Update: Six Apart’s clarified (well, changed) licensing definitions somewhat, so the jury’s still out. Group blogging is still effectively dead, but ne(one)piphany’s at least back into compliance. Have thinking to do.
I’ve moved my big meditation on Movable Type 3 underneath the cut line, so it doesn’t clutter up the front page anymore.
Well, Six Apart’s announced their new licensing terms and pricing structure for Movable Type 3.0, and it looks like I may have to look around for a new CMS solution sometime on the horizon. Don’t get me wrong — I love MT and would gladly have paid $100 even if 3.0 was exactly like the version (2.6) that’s running the site now. It’s not prices that have me worried, but new license restrictions that have been put in place regarding numbers of authors and weblogs. Simply put, as my install stands, there’s no single personal-use license listed with which I would be in compliance.
I’m a tinkerer. I’ve used “blogs” in unconventional ways, both public and private, as separately presented content and integrated into my main blog. Certain ideas have failed spectacularly, others are still doing their thing (and v. usefully). Most importantly, there are enough that I keep around or find useful that I’m woefully over the blog limit of even the highest personal license. That was always a good feeling before today, because it felt like I was sharing in the spirit of innovation. Now there’s just a sinking feeling in my tummy instead.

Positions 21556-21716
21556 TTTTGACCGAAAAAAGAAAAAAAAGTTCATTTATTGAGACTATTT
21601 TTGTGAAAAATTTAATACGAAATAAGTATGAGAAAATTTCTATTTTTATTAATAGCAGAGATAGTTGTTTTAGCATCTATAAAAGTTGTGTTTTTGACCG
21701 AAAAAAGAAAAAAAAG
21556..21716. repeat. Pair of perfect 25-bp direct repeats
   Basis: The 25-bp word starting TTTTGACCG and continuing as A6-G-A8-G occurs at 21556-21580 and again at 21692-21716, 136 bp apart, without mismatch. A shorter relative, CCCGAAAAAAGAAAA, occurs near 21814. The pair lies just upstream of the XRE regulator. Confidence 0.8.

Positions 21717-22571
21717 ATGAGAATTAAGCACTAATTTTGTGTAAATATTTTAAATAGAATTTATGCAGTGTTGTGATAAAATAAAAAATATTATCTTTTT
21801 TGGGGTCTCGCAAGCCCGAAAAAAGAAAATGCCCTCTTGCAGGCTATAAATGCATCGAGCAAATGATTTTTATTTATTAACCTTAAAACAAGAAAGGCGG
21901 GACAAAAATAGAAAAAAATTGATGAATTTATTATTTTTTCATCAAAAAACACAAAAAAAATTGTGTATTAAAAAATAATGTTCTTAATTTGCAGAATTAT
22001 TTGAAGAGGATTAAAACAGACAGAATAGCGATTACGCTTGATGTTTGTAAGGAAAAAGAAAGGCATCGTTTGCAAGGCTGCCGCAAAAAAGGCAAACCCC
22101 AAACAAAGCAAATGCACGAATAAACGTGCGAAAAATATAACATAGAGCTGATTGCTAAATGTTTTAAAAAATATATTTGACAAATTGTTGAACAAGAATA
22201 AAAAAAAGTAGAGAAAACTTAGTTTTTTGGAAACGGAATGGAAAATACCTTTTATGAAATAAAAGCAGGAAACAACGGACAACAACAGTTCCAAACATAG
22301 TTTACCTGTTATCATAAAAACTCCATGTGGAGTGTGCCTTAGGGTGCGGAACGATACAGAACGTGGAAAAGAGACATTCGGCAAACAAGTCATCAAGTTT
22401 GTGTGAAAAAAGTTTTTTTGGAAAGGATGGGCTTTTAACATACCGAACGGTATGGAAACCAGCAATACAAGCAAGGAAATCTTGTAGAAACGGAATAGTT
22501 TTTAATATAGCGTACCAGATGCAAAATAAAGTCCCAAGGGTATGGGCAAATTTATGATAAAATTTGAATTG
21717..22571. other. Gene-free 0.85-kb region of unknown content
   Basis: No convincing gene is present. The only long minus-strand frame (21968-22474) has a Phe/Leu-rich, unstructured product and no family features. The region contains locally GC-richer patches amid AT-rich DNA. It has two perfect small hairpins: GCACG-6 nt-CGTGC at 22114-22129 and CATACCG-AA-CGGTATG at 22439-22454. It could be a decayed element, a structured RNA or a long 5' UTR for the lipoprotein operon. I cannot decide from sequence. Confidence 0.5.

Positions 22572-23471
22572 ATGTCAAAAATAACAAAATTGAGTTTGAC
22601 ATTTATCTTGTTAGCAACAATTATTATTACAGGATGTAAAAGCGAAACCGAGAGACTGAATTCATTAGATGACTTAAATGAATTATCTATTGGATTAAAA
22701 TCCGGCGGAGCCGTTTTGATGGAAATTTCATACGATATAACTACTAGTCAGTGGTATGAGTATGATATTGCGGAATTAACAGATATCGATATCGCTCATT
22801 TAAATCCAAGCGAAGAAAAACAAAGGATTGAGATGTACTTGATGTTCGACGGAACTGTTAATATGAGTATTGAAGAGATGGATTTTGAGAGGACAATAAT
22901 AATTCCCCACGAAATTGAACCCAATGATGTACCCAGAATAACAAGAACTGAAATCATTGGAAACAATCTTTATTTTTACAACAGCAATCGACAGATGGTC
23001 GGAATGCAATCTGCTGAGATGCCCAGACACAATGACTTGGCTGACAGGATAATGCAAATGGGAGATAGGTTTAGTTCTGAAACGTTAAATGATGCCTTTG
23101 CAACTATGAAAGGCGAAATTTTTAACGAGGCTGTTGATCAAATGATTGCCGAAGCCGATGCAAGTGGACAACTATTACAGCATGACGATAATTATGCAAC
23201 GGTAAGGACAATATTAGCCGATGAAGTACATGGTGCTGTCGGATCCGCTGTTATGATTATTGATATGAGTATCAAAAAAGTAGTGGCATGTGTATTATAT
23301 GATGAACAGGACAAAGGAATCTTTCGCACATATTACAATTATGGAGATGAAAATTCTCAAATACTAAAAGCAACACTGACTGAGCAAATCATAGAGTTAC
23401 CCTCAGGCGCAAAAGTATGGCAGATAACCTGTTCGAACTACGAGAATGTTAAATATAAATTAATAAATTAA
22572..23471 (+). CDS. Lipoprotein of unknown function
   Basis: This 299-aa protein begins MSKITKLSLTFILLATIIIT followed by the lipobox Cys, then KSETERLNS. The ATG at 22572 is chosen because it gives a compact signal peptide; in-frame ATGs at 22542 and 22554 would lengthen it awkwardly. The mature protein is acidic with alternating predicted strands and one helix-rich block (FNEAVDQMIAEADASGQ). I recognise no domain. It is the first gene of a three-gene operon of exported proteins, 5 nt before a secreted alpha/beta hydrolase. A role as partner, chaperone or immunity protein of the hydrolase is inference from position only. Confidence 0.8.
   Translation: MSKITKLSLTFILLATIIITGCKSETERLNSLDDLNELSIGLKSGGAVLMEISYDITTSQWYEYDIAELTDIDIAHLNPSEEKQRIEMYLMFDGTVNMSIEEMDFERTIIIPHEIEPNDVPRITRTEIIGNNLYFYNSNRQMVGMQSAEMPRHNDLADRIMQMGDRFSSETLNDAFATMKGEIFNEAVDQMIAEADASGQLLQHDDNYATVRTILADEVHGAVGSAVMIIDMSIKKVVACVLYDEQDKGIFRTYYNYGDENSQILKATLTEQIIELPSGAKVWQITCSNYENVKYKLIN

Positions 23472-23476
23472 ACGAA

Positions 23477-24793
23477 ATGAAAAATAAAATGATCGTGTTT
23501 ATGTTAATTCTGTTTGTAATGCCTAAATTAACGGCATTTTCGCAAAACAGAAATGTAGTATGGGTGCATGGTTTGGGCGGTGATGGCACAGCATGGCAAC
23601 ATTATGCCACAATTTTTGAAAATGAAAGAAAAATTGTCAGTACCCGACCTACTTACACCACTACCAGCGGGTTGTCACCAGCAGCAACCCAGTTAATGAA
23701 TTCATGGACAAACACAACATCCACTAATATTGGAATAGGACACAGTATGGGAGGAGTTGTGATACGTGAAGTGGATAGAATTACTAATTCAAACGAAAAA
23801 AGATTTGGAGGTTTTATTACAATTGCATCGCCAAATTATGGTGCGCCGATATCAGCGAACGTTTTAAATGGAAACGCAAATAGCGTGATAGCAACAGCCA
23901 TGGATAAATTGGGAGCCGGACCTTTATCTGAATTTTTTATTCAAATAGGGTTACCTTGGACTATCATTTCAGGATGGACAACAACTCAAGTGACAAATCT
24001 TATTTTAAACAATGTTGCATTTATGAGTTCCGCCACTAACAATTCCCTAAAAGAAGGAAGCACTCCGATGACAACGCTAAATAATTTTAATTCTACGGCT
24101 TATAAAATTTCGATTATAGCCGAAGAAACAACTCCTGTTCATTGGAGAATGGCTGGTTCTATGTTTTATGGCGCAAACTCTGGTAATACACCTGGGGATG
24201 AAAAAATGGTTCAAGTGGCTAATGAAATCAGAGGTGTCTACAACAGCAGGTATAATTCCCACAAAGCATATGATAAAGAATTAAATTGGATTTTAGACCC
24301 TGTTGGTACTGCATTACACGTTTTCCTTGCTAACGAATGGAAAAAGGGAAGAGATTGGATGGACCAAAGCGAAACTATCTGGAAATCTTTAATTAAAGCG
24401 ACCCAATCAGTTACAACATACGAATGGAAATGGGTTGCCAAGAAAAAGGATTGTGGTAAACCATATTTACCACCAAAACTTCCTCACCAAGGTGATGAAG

The author limits are a different beast, more because of what I’d like to do than what I have done. For instance, I’ve always wanted the occasional guest entry. Something as simple as that is suddenly a much harder choice. As for a group blog? Not likely, though in fairness I never actually would have dared after seeing specialagency.net and dearly missed predecessor ragingwomen.org.
Ironically, it seems to me that in this “developer release” it’s the non-developer, casual blogger who’s a more likely fit for these new limits. Either that, or I’m just an odd fish.
I’ve always been a fan of 6A and MT, and I’d like so much to keep going, wedge my blog count into compliance & move into the shiny new future. Still, I’m afraid that brushing up against the license might stifle my creativity, already far too fragile. So, long term, it’s either stick it out with 2.661 or find something else to play with. For the time being, I’ll wait it out and see what happens — after all, anything could happen.
Originally I had other opinions to add on the topic, but Jason Kottke’s written some of them down more eloquently than I ever could have. And to Six Apart: you’re lovely and will always be in my heart, but maybe we’ll just have to be friends…